“This is something we will be following closely,” Tracy told RFE/RL’s Armenian Service in an interview. “USAID (the U.S. Agency for International Development) will be providing some technical assistance to the Central Election Commission as well as helping with voter information.”
“What we certainly hope to see is that Armenia is able in the conduct of its elections to meet or even exceed that very good, high bar that it set in 2018. And we think … that’s very achievable,” she said.
The elections expected in late June are meant to end a serious political crisis sparked by last year’s war in Nagorno-Karabakh. Opposition groups blame Prime Minister Nikol Pashinian for Armenia’s defeat in the six-week war, having tried to topple him with street protests. National security is therefore expected to be the main theme of the unfolding parliamentary race.
“What I think we will see in this election is an opportunity for candidates to talk about how they intend to help secure Armenia’s future,” said Tracy. “That’s what a free and fair election is all about.”
Both Pashinian and most of his political opponents stand for a further deepening of Armenia’s defense and security ties with Russia. The prime minister has indicated his desire to see more Russian troops deployed in the country and its southeastern Syunik province in particular.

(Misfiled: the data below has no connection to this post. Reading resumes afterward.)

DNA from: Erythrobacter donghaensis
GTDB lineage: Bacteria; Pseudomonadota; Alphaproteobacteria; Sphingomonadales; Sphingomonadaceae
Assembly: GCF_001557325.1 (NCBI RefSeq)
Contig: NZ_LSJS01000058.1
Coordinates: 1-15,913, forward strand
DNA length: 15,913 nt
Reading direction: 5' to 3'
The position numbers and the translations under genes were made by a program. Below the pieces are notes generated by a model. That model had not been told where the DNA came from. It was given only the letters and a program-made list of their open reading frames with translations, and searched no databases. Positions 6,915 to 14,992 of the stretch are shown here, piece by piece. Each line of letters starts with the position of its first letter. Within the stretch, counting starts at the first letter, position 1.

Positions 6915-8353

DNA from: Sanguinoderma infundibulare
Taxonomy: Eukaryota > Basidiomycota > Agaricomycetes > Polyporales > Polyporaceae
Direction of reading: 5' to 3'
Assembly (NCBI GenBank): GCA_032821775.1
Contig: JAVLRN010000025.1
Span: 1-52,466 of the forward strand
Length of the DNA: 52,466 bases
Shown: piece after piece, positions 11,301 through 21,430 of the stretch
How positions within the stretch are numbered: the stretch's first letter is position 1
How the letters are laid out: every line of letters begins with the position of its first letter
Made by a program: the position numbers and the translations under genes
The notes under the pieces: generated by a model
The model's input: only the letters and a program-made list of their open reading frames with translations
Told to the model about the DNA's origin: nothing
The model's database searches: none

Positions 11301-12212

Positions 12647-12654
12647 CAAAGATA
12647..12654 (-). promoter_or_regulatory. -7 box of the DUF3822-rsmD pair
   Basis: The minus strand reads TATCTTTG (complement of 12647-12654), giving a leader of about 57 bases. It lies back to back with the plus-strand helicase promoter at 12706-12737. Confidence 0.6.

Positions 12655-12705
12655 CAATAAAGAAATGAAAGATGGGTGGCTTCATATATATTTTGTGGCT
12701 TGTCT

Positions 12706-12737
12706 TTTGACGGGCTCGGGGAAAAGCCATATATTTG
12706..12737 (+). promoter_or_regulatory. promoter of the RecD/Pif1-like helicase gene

Russia already dispatched soldiers and border guards to Syunik late last year in addition to 2,000 Russian peacekeeping troops deployed to Karabakh.
Asked whether Washington regards increased Russian military presence as a threat to Armenia’s sovereignty, Tracy said: “We think that while obviously Russia is a partner for Armenia in certain spheres such as the military … it’s important that Armenia has options and choices, has diversity in its economy, energy spheres so that it can make the kinds of choices that are in the best interests of Armenians.”
“There is military security but there is also other kinds of security,” she said. “There is economic security. There is security in having strong, resilient institutions of governance that are deeply rooted in integrity … And so these are areas that the United States can contribute to.”
“I think it’s more concerning to see an overdependence on one particular partner. So we think that we have a role to play here and we would like to be able to continue working in these areas of good governance and economic growth,” added the envoy.
Citing U.S. Secretary of State Antony Blinken’s comments made earlier this year, Tracy also said that the Biden administration plans on “reinvigorating” U.S. involvement in international efforts to resolve the Karabakh conflict.
“The fighting is stopped but what we see is that there are still some very critical issues to be addressed: the status of Nagorno-Karabakh, the issues of displaced persons,” she said. “So there are a number of issues that still very much remain on the agenda for the United States and the other Minsk Group co-chairs (Russia and France), and we intend to stay engaged on those issues.”